Biopsy procedure was repeated due to the biopsy material length <5 mm in biopsies performed with 16G (n=1) and 18G (n=1). The mean material length in both methods and procedures performed with three needles was found to be 23.03 mm±8.91 with Menghini needles, 10.15 mm±3.57 with 16G Tru-cut needle, and 12.00 mm±3.35 with 18G Tri-cut needle (Figure 1). There was a statistically significant difference between the biopsies performed with Menghini method and Tru-cut method with 16G (p<0.0001) and 18G (p<0.0001) in terms of material length. No statistically significant difference was found between 16G and 18G needles in biopsies performed with Tru-cut method in terms of material length (p>0.05).

When the number of material pieces was examined; the mean piece number was found to be 1.08±0.27 with Menghini needle, 1.09±0.29 with 16G Tru-cut needle and 1.17±0.38 with 18G Tru-cut needle. No significant difference was found in number of pieces between the methods (p>0.05).

When the number of portal sites of the material taken in the biopsies performed with both methods and three needles were compared; the number of portal sites was found to be ≥6 in all biopsies with Menghini needle, 5.80±0.92 with 16G Tru-cut needle and 5.92±0.88 with 18G Tru-cut needle (Table 2). There was no significant difference in number of portal sites between the methods and needle types (p>0.05).

Fibrosis score (100%) was determined in the histopathologic examination of all biopsy materials obtained with the Menghini method. Fibrosis score could not be determined in 5 (9.3%) patients biopsied with 16G Tru-cut needle and 3 (12.5%) patients biopsied with 18G Tru-cut needle (Table 3). No statistically significant difference was found between the groups in terms of the determination of fibrosis score (p>0.05).

ISHAK score (100%) was determined in the histopathologic examination of all biopsy materials obtained with the Menghini method. Fibrosis score could not be determined in 3 (5.6%) patients biopsied with 16G Tru-cut needle and 1 (4.2%) patient biopsied with 18G Tru-cut needle. No statistically significant difference was found between the groups in terms of the determination of ISHAK score (p>0.05).

Material sufficient for histopathologic evaluation could be obtained in all patients biopsied with the Menghini technique, with a diagnosis rate of 100%. Whereas, biopsy material was not sufficient for histopathologic evaluation in 7 (8.97%) biopsies performed with 16G and 18G Tru-cut needles and diagnosis could not be established. The rate of diagnosis was found to be 90.7% and 83.3% in liver biopsies performed with semi-automatic 16G and 18G Tru-cut needles, respectively. No statistically significant difference was found between the methods and needles in terms of the rate of diagnosis in histopathologic evaluation with the obtained material (p>0.05).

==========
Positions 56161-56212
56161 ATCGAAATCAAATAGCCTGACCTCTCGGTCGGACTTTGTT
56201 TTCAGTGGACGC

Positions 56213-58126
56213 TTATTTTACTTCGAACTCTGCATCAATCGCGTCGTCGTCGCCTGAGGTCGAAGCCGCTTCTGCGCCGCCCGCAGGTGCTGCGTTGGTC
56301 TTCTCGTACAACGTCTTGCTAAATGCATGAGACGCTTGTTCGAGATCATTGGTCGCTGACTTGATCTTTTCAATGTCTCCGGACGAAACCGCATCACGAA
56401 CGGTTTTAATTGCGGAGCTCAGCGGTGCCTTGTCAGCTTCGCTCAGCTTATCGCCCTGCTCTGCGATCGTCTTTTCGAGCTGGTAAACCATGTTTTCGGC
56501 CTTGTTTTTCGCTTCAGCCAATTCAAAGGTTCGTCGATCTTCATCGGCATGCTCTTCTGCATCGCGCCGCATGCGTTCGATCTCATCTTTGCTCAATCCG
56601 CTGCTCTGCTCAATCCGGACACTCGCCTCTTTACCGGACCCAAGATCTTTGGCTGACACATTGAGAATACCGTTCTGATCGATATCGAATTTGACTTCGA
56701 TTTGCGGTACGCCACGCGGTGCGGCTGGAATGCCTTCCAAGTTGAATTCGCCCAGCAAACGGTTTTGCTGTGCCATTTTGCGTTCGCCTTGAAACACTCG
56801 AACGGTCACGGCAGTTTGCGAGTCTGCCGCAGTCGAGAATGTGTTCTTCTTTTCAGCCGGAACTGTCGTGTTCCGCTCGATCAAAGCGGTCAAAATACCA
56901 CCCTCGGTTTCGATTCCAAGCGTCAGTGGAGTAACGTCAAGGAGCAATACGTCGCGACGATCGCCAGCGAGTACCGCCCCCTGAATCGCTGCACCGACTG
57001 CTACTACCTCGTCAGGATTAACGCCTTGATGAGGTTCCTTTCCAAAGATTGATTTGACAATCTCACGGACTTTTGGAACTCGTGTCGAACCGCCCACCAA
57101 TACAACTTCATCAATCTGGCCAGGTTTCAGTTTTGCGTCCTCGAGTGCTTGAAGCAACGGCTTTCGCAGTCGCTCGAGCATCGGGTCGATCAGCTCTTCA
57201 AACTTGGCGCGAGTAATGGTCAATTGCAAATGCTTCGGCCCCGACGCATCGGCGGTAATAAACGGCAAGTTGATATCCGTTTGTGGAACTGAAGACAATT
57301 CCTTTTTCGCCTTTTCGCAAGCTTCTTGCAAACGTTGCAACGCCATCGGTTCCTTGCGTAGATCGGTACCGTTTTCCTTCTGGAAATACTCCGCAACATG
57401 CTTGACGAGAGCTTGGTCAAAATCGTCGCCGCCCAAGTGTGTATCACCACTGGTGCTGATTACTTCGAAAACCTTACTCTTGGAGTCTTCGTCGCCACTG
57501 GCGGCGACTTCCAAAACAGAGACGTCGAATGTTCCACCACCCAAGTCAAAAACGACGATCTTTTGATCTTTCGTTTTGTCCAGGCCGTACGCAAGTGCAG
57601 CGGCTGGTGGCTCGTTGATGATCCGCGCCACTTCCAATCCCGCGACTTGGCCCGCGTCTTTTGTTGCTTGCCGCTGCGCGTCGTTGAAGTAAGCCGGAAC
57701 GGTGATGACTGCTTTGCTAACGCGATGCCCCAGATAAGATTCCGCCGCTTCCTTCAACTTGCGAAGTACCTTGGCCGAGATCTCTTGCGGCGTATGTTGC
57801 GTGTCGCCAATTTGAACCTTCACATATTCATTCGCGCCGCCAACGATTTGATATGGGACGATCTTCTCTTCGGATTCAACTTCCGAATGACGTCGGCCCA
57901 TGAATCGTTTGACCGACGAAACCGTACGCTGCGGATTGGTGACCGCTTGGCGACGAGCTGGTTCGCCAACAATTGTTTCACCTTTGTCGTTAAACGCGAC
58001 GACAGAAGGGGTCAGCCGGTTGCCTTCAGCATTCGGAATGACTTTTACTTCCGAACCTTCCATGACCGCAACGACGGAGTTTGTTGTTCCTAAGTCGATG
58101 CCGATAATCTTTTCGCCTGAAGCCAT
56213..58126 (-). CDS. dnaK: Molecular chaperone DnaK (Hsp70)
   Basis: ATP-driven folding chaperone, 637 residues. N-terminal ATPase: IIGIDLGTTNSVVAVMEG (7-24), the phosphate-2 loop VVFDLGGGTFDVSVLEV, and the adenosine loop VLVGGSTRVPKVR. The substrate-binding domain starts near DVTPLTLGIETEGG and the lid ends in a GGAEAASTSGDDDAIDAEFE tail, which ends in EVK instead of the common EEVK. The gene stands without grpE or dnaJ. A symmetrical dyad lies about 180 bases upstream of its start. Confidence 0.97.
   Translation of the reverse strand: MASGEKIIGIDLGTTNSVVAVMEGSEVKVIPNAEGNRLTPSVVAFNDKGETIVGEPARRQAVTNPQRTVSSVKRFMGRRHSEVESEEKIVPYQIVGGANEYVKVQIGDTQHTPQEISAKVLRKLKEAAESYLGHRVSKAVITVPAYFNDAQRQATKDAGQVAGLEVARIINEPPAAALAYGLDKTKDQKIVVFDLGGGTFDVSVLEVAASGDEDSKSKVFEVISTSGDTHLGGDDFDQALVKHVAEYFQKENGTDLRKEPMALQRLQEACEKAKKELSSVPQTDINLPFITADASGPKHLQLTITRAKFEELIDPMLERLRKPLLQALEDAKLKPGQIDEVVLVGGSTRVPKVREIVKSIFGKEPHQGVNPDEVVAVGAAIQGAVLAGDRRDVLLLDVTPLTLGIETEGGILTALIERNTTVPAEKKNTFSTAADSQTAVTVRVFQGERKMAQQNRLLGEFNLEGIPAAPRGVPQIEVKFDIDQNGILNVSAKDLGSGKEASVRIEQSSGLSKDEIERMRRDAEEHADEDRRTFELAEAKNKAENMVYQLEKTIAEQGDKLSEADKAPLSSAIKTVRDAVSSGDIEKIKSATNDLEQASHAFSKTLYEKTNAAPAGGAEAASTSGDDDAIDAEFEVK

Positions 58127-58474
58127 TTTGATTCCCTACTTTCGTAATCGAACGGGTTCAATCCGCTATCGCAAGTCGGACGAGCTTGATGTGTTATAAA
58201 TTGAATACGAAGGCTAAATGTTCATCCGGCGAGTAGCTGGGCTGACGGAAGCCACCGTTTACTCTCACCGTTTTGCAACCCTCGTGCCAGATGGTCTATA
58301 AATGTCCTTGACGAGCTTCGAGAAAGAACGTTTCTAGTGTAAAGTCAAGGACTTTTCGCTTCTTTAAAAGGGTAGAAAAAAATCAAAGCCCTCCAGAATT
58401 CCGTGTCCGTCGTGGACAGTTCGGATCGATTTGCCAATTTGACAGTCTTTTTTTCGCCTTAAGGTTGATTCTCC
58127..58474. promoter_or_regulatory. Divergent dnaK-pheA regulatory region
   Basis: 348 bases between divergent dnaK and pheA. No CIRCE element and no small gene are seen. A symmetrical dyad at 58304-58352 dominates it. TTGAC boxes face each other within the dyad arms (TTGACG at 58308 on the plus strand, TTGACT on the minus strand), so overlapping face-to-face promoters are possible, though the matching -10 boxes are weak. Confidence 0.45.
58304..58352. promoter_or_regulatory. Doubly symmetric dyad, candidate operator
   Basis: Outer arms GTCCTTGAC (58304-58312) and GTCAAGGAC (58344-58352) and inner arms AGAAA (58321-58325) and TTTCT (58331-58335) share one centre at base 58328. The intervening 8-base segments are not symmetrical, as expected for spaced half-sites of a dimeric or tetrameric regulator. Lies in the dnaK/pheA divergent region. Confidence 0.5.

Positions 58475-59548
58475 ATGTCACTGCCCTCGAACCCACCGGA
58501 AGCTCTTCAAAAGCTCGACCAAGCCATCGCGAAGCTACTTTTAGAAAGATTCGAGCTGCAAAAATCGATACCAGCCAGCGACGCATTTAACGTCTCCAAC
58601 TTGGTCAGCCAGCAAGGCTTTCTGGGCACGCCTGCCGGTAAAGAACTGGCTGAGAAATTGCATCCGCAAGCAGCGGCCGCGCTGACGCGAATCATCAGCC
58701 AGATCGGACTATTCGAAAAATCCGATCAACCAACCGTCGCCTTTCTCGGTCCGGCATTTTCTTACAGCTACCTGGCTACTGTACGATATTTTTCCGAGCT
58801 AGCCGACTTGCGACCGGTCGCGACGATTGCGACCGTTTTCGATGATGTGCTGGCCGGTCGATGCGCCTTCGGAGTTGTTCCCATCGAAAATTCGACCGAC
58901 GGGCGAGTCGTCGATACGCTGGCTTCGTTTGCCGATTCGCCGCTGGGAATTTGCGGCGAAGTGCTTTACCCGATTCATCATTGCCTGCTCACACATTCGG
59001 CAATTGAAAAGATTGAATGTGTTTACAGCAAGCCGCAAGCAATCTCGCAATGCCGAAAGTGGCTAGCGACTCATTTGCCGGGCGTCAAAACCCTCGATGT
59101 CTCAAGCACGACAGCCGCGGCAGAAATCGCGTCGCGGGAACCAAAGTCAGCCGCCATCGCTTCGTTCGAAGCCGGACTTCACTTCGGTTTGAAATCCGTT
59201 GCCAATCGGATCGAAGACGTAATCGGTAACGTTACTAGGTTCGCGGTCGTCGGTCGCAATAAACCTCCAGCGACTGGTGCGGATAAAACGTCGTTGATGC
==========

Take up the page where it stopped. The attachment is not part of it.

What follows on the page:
ercutaneous biopsy is a widely used interventional procedure for tissue sampling. Imaging methods are a safe tool in access of the needle to the target (13,14,15). The first preferred method is USG-guided liver biopsy because of its advantages such as evaluation of the parenchyma, imaging of the gallbladder, ability to distinguish intrahepatic main vascular structures with Doppler, not exposing patients to radiation, and being inexpensive, easy to use and portable. In addition, real time imaging is another advantage of USG-guided biopsy (15,16). Percutaneous biopsies using imaging methods have largely prevented complications of blind biopsy and unnecessary operations (10,13). The rate of complications associated with percutaneous liver biopsy is 1%-5% and the rate of mortality is 0.01%-0.009% (17). There are studies reporting that the Menghini and Tru-cut biopsy techniques have no superiority on each other in terms of complications, although there are publications reporting more pain with the Menghini method (18,19,20). Negative pressure created by the nature of the technique in blind biopsies performed with the Menghini method is thought to cause more pain at follow-up after biopsy (21). In our study, none of the patients developed major complication. This was thought to be resulted from small number of our patients and experience of the practitioner. Comparison of complications among the three groups was not included in the study as the number of complications was low.